BWW Review: AGNES COLANDER: AN ATTEMPT AT LIFE, Jermyn Street Theatre
Jermyn Street Theatre open the celebrations for their 25th anniversary with a world premiere aged nearly 120. Harley Granville Barker's Agnes Colander: An Attempt At Life was found by the British Library about a century after the Edwardian director wrote it in 1900 and was immediately hailed as a masterpiece.
Self-professed mediocre artist Agnes (Naomi Frederick) struggles with what's expected of her as a woman and a wife. Three years after leaving her husband, she decides to follow fellow painter and potential lover Otto (Matthew Flynn) to France. Here, she hopes they'll be able to create a future together but her inner turmoil and itchy past can't be easily left behind.
Presented now by Trevor Nunn after a successful run in Bath, it's a rather stiff production that reintroduces outdated ideas and altogether lacks conviction. It's, however, visually impressive. Robert Jones' set and costumes are languid and quiet, conveying the delicate squalor of London before moving the action to a warmer and airer house in France and transforming the set with it.
Paul Pyant's lighting design makes the visuals come alive: picturesque and decisive, he turns the scene into a painting itself, playing with temperature and slant. Too bad that the contents of the script drag down the technical side of the show. The text is bound to its time and hasn't aged well at all, with its fixated gender roles and a main character who's the perfect daughter of the patriarchal system.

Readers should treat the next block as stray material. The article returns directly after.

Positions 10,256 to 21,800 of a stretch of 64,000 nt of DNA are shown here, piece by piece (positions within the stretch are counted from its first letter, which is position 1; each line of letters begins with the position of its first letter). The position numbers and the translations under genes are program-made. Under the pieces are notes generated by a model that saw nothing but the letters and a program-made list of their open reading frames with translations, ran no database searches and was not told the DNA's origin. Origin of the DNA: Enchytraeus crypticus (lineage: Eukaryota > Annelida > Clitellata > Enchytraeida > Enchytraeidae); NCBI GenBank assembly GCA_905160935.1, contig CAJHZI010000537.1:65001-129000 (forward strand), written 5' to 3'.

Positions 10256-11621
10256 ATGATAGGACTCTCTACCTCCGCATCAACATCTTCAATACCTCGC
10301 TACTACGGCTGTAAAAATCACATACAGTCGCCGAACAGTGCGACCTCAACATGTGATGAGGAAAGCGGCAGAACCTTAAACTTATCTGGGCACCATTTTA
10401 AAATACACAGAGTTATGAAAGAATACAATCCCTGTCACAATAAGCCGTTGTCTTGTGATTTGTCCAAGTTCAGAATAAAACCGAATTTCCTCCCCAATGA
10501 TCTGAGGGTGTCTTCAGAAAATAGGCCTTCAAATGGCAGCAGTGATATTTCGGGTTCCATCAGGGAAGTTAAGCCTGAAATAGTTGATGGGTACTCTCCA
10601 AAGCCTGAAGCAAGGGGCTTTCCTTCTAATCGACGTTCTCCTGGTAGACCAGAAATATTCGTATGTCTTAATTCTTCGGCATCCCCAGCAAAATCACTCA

Marketed as an "exploration of love, sexual attraction and independence", Agnes Colander is everything but. It stresses the dependence of women to men, offering an indecisive protagonist who thinks she's projected onto the future, who ultimately isn't so, and who thrives in being possessed by men. She's defined by her relationships and her art - the only other subject here - is a foreign body both in her life and the play itself.
Frederick and Flynn display such a lack of chemistry that it's hard to believe they feel something for each other. Flynn aptly portrays the man as a very mercurial barking dog and but his counterpart isn't as convincing as she could be as Agnes. They're supported by Harry Lister Smith, Sally Scott, and Cindy-Jane Armbruster who colour the couple's plot.
Scott is a breath of fresh air in a stale room as Emmeline, she's funny and sharp in her performance while the others have a tendency to tip slightly into the farcical and have a tendency to be under-developed at times. Unfortunately, Nunn's direction struggles to keep everything together this time.